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Hi all, i am confused about the way the return works ... say if i have a return in the try block and something in the finally.. this is the prog..
the following gets printed.. ---------------------- in try ii =1 inside finally..ii = 2 in main ii = 1 ----------------------- now the question is .. The return should give the control back to the calling procedure.. But i do not see it happening here. The control is returned (i guess) to the main the vaule of ii is printed as 1 and then the ii++ takes place and the statement in the finally is executed.. How does this happpens..Does it mean that the statements in the finally get executed after the return ? if not then whats the logic..?? Thanks in advance...
The finally block gets to execute last - even if the try or catch block returns. Note that the return value of the try or catch block would not be used if the finally block were to return (which it does not have to do if the try or catch blocks have already done so). Of course, if the try or catch block were to throw an exception or close the JVM, then the finally block might not get a chance to execute.
Originally posted by Dirk Schreckmann: Of course, if the try or catch block were to throw an exception or close the JVM, then the finally block might not get a chance to execute.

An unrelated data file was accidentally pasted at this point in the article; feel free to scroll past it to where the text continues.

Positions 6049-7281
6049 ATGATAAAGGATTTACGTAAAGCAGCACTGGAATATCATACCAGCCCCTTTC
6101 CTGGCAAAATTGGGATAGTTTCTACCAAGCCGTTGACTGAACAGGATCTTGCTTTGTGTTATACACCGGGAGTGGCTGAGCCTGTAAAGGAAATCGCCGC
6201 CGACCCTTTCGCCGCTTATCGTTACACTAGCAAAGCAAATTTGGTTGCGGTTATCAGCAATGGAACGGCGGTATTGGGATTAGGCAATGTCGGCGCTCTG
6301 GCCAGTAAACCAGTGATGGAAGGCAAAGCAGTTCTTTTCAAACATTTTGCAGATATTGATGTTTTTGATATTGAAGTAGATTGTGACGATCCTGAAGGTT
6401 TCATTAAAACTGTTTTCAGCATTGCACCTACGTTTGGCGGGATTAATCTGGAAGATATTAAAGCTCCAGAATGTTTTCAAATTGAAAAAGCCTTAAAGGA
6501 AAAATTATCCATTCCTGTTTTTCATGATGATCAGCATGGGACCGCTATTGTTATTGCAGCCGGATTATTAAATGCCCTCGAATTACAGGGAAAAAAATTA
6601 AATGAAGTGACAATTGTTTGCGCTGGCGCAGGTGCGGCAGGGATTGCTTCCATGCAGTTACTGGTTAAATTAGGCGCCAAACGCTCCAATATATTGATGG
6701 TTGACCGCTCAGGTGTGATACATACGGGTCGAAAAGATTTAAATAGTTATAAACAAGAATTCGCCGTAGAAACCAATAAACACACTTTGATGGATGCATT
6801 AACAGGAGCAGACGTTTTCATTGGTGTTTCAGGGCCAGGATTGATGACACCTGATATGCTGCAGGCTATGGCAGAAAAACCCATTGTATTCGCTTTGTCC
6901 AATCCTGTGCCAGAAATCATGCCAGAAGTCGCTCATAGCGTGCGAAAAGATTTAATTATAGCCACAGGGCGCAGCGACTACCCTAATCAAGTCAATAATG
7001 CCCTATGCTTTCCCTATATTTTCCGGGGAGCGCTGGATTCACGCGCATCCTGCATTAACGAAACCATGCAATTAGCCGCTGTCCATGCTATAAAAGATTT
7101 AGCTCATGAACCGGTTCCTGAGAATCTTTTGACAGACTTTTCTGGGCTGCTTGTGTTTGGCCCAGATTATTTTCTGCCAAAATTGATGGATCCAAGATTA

I think the semantic of a finally block is to *always* get executed before controll is given back to the caller, no matter what. A killed JVM might be an exception, of course... :roll:
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the try/catch/finally construct is a derivative of C++, which in turn derives this feature from 'jump' instructions that appear in ISO C as setjmp() and longjmp(). These in turn derive from CPU instructions by the same name, but that's drilling a bit deep. In short, each of these constructs alters the expected trace of bytecode instruction processing. The bytecode that are invoked by finally are defined to precede any return instruction that might occur in try or catch.
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